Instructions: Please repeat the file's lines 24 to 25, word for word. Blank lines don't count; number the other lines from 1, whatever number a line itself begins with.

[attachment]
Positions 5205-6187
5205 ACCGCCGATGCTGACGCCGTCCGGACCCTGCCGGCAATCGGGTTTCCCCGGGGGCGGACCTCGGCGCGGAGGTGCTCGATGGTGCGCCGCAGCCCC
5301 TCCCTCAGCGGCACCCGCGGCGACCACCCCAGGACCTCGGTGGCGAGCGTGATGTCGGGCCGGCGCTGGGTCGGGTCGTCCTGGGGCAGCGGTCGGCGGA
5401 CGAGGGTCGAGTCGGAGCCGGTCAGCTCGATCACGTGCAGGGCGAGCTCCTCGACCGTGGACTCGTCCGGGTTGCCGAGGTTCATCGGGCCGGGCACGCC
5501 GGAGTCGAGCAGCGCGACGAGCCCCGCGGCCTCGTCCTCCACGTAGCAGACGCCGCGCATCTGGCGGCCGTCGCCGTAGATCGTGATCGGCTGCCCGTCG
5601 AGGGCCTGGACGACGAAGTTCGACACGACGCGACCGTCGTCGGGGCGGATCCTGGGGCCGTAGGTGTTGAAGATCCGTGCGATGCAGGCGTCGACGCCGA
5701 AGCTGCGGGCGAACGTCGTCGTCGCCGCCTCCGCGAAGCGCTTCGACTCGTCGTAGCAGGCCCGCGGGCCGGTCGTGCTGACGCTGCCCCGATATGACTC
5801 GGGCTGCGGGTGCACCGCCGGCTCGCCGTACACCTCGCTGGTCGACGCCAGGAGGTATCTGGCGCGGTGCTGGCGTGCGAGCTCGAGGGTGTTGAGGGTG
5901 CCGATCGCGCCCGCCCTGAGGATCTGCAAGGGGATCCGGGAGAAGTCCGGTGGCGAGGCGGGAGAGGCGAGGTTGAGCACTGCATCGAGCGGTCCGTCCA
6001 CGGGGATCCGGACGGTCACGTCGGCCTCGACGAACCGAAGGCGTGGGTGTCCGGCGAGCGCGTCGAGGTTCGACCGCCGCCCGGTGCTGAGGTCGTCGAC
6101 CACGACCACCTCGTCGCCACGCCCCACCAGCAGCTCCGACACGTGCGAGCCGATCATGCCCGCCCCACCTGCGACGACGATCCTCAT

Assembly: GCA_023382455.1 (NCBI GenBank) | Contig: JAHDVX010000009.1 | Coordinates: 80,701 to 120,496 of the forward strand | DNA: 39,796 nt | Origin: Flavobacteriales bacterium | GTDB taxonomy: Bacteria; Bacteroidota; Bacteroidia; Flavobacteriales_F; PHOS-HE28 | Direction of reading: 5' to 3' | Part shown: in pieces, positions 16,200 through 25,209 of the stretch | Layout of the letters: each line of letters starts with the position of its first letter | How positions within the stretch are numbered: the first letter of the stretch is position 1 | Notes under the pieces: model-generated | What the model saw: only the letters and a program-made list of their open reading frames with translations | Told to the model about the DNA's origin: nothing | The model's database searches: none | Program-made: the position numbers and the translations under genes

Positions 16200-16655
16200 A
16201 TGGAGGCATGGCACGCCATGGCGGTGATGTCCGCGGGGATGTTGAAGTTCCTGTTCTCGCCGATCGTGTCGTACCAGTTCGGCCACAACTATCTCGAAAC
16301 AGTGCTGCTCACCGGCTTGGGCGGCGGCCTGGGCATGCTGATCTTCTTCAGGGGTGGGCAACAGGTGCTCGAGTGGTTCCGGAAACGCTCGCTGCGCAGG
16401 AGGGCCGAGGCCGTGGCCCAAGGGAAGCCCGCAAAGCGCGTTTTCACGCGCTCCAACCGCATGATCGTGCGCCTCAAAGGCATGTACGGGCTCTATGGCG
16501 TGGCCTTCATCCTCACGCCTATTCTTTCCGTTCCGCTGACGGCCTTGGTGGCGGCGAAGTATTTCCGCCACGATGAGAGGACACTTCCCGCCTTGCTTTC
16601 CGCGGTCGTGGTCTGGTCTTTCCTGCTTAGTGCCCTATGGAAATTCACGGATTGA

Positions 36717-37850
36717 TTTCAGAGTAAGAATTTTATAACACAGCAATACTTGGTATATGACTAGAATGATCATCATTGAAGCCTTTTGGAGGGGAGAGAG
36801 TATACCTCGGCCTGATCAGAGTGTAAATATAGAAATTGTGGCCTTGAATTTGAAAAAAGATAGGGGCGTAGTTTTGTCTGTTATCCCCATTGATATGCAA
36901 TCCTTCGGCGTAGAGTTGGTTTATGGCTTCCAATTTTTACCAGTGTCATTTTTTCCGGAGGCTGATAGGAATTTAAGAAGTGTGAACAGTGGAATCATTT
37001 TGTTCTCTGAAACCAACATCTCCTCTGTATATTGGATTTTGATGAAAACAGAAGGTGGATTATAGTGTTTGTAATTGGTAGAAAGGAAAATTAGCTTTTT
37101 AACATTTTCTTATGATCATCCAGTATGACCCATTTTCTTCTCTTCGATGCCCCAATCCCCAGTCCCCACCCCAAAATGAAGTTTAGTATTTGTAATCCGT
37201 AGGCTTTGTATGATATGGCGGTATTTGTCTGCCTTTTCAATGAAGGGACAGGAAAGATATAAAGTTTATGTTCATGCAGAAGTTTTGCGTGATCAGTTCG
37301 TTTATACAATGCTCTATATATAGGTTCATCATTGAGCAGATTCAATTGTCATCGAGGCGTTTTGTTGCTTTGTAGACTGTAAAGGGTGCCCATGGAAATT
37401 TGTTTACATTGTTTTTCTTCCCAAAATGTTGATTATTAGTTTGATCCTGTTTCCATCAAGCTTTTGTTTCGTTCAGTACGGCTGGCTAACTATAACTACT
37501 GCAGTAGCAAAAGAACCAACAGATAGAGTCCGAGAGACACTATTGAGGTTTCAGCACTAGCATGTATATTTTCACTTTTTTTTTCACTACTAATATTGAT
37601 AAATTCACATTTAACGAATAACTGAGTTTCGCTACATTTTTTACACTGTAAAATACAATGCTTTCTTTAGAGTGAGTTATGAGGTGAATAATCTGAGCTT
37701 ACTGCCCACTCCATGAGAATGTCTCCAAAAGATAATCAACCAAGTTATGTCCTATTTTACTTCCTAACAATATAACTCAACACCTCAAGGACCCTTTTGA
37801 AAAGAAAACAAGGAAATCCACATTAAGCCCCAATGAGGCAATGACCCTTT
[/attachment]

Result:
37001 TGTTCTCTGAAACCAACATCTCCTCTGTATATTGGATTTTGATGAAAACAGAAGGTGGATTATAGTGTTTGTAATTGGTAGAAAGGAAAATTAGCTTTTT
37101 AACATTTTCTTATGATCATCCAGTATGACCCATTTTCTTCTCTTCGATGCCCCAATCCCCAGTCCCCACCCCAAAATGAAGTTTAGTATTTGTAATCCGT